Was Science Fiction Right About Wormholes?

by Brian Koberlein | 1 February 2019 | Physics


This is a companion discussion topic for the original entry at https://blog.briankoberlein.com/was-science-fiction-right-about-wormholes/
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Just wandering about how would it be if we know for sure all about the fabric of space itself. I just can’t get rid of it out of my mind, the possibility actually space is the most organized form in nature. What leads me to that conclusion is actual knowledge of entanglement. We can’t call it density but we just need to make it.
I always think on two canned phones with string in between, so you can even hear the whisper talk.
Everything in this universe is so damn calm and fixed that it goes me on nerves amazingly hard, don’t it?

I don’t think science fiction was right about wormholes, Brian. Not only that, but I don’t think science was right about the Kerr black hole either. Black holes tell no tales because of what Einstein said in the second paragraph here:

https://einsteinpapers.press.princeton.edu/vol7-trans/156?

Would be interested in a deeper interpretation of this paragraph. My two primary takeaways are the speed of light is spatially variable, which I think implies fundamental consequences for the theory of an expanding universe, and that special relativity doesn’t apply to the real world being only valid in the infinitesimal as it relates to general relativity. It doesn’t rule out gravity as force subject to a more formally complex vector equation, and equally it implies the speed of a gravitational force can be variable as the speed of light. Which if true would mean all gravitation could as well be a force acting below C in closer proximities as much as a sole consequence of relative inertial motion. This would fit well with the success of Milgrom in modeling radial stellar velocities as a force consequence…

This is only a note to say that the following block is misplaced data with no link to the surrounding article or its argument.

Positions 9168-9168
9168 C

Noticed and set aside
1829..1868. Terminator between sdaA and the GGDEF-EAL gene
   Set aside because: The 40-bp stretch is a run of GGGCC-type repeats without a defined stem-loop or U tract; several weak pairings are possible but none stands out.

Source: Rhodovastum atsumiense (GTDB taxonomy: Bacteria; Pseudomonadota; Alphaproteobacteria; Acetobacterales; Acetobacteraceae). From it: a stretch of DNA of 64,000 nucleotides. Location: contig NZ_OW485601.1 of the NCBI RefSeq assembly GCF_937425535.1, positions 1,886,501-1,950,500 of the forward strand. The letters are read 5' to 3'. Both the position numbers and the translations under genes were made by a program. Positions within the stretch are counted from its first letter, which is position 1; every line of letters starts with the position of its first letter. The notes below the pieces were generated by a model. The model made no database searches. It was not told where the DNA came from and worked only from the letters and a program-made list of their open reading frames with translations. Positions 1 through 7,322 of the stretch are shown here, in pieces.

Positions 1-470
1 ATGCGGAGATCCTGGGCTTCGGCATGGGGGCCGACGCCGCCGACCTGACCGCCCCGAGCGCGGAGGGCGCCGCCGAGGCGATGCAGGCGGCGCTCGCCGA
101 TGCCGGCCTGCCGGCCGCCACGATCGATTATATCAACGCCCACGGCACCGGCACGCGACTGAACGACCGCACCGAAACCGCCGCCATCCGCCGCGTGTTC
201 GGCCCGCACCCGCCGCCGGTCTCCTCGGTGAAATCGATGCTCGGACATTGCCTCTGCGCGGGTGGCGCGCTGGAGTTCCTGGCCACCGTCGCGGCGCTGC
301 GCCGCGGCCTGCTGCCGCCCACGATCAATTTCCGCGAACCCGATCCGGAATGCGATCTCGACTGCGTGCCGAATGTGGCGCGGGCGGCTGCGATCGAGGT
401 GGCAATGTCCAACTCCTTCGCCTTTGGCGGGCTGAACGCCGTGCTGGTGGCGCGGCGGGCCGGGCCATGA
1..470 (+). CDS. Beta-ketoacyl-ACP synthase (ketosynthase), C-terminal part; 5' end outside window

Yes, the speed of light is spatially variable. Light curves for the same reason other waves curve. Because there’s a gradient in wave speed:

Yes, I think it has conseuqneces for the theory of an expanding universe. I think it means that the speed of light was slower in the past. That’s the opposite of what guys like Moffat and Magueijo proposed.

The special relativity being only valid in the infinitesimal means the principle of equivalence doesn’t really apply the way people usually say. I don’t think it says anything about the speed of gravitational force. Instead I think the wave nature of matter tells you how gravity works. Then I think MOND looks unattractive.

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Generally MOND is unattractive that’s true, but not ruled out yet, and thank you for the response. The idea of the wave property of matter having consequence to the function of gravity is a fascinating topic worth a deeper look. I keep coming to the evidentiary implications that gravity is a force that can be represented as inertial motion rather than motion giving the appearance of a force. I would be interested in hearing an expounding on wave nature as a way to understand gravity.

One question that arises is wave propagation like sound is mitigated by the initial energy value of the wave and the properties of the medium of transmission. Once slowed it will never have the same velocity as the medium dominates a constant transaction. Light slows and shifts in a gravity field, then speeds back up again. Are we still using the same physics to describe both and does the rebounding of light have a permanent and possibly cumulative effect of the wave itself?

See Hans Ohanian’s 1984 paper what is spin? He says this: *“the means for filling the gap have been at hand since 1939, when Belinfante established that the spin could be regarded as due to a circulating flow of energy”.Think of the electron as light going round and round. The horizontal component curves downward. So the electron is displaced downwards. It falls down. I’m not clear on your second question.

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You answered both, fundamentally the same question once I thought about it. Again thanks for great responses.

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